I can’t remember now where I found out about maps.me but it had to be another survival blog. Anyway, I’ve since decided to fiddle with it some more and began to make good use of the app for my smartphone. While I use the iPhone Maps.me app there are apparently similar apps designed for Android from Google Play, Kindle from Amazon, Samsung Galaxy, and more if you only search for it.
I should point out that I’ve linked to the “Lite” or free version above. There is a pro version which is $4.99 (at least for the iPhone) and they’re always trying to get you to upgrade with benefits being mostly stuff I don’t care about from a prepping perspective, such as bookmarks, sharing, and other stuff that I wouldn’t want it to do in the first place! But if you can get past the occasional “upgrade” info including the “go pro” button on the map screen, Maps.me is well worth the time and effort to download.
I should point out that I first choose to download this app to my iPhone and began to download state maps for my home state of Washington as well as neighboring states and then wound up downloading them for the Midwest for when we go back to visit family and a few other states. I wound up downloading about 17 states and used 1.2 GB of storage which is more than I would have preferred but felt it was worth the potential tradeoff from other apps.
I was, however, curious as to how much space the entire United States would take up so I downloaded the app to my iPad and after about a hour of constant downloading found that it totaled 2.4 GB. Most states range between 40-60 MB or so with some really small maps for Rhode Island and Delaware and very large maps (200 MB+) for California and one or two other maps I downloaded.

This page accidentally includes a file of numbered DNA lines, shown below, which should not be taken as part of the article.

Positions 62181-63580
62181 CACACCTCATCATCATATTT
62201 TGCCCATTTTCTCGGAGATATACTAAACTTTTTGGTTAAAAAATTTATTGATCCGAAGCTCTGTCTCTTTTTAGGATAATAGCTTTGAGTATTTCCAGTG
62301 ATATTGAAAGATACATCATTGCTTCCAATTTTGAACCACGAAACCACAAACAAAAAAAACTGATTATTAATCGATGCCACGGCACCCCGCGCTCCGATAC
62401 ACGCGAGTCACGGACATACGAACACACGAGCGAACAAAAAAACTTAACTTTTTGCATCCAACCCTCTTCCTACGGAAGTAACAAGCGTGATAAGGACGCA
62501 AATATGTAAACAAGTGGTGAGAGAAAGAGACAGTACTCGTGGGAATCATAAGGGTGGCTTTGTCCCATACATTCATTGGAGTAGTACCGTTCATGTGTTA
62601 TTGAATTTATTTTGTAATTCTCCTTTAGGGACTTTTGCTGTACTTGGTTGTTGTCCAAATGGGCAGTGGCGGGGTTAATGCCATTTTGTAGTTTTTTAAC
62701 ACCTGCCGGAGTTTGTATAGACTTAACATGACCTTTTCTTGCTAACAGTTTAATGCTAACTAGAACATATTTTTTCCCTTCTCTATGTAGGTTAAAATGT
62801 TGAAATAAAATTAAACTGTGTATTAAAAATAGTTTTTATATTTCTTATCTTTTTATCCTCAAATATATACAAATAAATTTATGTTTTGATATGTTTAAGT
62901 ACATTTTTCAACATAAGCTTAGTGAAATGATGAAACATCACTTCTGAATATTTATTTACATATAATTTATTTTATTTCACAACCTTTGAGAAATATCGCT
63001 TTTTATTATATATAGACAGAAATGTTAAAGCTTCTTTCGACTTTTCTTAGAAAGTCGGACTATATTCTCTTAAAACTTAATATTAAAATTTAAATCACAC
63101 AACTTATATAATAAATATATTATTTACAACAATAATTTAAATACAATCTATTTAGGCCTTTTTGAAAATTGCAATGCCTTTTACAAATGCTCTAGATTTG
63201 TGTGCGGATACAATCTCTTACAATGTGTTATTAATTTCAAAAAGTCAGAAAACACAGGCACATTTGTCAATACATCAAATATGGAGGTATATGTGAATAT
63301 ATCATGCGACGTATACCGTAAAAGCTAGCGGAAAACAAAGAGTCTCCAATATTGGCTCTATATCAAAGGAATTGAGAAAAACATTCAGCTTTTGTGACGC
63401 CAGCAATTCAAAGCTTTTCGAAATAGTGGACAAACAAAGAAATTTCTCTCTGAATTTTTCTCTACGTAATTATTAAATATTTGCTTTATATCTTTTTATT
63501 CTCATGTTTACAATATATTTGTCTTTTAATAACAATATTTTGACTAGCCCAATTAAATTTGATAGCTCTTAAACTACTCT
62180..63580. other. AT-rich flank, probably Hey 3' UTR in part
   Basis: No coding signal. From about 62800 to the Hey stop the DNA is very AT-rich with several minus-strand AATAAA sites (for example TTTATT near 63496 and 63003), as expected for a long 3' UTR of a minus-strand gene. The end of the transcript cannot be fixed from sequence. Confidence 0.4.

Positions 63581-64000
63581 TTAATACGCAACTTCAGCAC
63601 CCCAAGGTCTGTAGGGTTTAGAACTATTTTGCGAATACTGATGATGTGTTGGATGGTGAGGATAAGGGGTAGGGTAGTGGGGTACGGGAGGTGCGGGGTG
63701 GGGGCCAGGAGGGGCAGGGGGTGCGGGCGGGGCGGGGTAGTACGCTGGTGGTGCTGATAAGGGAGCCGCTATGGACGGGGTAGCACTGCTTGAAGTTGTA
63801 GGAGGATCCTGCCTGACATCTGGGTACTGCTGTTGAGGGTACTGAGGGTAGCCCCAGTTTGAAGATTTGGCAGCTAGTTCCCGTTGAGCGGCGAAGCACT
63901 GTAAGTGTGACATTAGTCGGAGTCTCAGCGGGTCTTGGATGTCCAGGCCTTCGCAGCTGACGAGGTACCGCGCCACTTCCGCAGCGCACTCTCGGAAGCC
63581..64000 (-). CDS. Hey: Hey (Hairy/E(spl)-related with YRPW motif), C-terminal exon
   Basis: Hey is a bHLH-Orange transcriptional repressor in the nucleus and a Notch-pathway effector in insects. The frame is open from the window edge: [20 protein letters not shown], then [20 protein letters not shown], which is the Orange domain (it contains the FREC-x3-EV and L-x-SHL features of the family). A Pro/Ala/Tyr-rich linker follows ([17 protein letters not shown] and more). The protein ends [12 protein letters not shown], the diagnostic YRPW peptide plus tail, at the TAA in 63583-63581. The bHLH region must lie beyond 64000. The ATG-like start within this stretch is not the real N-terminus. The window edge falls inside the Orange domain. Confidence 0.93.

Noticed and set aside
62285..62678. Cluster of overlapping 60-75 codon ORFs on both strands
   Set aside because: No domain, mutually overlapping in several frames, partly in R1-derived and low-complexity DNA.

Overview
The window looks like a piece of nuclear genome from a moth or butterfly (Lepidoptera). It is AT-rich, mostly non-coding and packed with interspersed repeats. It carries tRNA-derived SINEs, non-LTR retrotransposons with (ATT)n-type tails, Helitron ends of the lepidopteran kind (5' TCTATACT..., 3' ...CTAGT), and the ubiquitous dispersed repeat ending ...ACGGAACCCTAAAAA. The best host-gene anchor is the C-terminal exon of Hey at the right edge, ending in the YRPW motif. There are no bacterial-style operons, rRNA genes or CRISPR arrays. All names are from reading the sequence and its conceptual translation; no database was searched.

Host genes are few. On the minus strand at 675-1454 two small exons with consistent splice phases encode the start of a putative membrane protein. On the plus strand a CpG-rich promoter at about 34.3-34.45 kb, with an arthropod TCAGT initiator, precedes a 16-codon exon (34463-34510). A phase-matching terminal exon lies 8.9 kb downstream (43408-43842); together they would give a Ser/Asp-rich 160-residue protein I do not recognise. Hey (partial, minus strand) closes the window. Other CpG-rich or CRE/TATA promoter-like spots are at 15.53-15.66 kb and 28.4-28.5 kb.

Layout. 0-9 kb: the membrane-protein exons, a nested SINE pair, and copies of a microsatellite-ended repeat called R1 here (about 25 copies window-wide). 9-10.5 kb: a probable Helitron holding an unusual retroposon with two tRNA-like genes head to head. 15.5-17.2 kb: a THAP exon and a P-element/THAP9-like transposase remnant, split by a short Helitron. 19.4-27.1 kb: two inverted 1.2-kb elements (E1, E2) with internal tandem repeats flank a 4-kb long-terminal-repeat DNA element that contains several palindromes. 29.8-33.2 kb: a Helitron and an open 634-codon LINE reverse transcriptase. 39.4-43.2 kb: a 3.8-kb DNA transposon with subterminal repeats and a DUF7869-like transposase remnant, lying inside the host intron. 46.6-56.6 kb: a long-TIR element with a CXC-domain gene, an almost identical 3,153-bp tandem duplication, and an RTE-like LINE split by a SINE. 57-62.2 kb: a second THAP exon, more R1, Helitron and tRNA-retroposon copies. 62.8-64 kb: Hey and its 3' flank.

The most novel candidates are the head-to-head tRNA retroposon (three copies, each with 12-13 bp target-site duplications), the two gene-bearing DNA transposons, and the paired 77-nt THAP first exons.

I also choose to download maps for British Columbia, Canada because we’re close enough to the border that I might have to head that way. With that in mind, I should mention that you can download maps for Canada and Mexico as well as plenty of other areas, including Europe, South America, Asia, Africa, and other places. If you travel to far-away destinations this might prove useful to have as a backup.
Speaking of which, I’m not at all suggesting this should be your primary map means whatsoever! Obviously, you’re limited to viewing what you can on the size of small cell phone screen and so it can be hard to understand precisely what you’re looking at and there is plenty of scrolling involved especially if you’re zoomed well into a map. This is no different than any other map applications, including Google Maps.
But, as a backup and always with you option–assuming your cell phone is on your person when you need it–if you can spare the space and 20 minutes you can easily have offline maps on your cell phone for your home state and neighboring states too. Do this for anyone else in the family who has a smartphone and now everyone will have one more layer of redundancy.
Choose to add in states that you may visit frequently for business or pleasure and even delete them later if you need the space. Granted, one or two GB of data honestly isn’t that much for most smartphones these days. Do yourself a favor, download the app and and a few states, then stash it away on your phone in case you ever need it… you may be thankful you did.
This post was originally found at reThinkSurvival.com: Hundreds of Free OFFLINE Maps for Your Smartphone!